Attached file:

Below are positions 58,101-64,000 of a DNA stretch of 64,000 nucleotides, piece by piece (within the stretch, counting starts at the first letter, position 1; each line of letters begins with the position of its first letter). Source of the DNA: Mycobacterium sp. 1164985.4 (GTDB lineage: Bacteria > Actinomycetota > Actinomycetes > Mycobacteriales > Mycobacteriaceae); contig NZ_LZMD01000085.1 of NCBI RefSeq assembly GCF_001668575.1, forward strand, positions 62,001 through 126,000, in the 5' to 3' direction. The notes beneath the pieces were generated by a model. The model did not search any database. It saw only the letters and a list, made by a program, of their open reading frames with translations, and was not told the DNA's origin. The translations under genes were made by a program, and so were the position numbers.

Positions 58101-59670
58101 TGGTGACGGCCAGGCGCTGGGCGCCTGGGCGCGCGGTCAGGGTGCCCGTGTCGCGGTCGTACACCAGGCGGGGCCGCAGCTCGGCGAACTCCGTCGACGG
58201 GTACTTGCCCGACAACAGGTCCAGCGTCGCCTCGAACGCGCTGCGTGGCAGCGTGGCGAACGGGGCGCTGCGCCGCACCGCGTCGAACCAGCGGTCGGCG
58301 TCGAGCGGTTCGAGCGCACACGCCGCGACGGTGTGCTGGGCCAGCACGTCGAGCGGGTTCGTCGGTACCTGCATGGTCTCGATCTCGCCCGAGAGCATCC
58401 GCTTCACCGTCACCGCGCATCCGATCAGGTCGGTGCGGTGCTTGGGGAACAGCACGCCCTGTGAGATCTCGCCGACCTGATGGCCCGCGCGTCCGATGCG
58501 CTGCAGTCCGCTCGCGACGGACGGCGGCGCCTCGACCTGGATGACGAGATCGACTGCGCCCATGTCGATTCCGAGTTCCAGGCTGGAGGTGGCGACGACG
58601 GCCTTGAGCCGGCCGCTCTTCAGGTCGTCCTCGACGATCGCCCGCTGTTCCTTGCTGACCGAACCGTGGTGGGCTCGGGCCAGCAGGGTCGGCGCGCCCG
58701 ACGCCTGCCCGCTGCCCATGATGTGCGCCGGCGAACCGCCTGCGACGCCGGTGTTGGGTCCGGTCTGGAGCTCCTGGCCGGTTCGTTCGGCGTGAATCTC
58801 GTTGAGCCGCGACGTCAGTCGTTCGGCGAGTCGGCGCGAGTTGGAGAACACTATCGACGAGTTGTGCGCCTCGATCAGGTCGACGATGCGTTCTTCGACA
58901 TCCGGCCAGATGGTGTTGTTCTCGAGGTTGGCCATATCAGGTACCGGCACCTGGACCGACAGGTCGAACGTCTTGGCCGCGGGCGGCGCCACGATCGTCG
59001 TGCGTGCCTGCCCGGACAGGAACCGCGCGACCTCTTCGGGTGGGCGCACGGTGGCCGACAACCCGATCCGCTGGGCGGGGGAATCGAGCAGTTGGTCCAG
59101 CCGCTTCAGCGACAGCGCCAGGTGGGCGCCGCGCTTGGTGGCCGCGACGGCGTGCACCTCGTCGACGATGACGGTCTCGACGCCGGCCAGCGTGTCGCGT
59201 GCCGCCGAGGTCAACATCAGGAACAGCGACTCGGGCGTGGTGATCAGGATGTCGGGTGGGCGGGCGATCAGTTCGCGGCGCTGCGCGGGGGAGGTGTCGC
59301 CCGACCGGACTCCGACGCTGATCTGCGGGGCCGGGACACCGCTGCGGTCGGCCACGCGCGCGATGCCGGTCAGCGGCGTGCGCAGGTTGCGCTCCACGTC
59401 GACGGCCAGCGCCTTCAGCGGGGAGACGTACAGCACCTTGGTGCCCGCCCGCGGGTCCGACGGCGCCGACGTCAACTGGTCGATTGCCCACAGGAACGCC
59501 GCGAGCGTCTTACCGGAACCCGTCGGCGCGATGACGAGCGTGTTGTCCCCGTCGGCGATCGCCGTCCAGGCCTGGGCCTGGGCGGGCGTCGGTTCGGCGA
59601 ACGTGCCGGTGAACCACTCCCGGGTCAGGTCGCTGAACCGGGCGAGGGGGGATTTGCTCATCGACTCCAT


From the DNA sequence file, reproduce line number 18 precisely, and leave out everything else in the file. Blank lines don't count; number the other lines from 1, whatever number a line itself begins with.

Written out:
59601 ACGTGCCGGTGAACCACTCCCGGGTCAGGTCGCTGAACCGGGCGAGGGGGGATTTGCTCATCGACTCCAT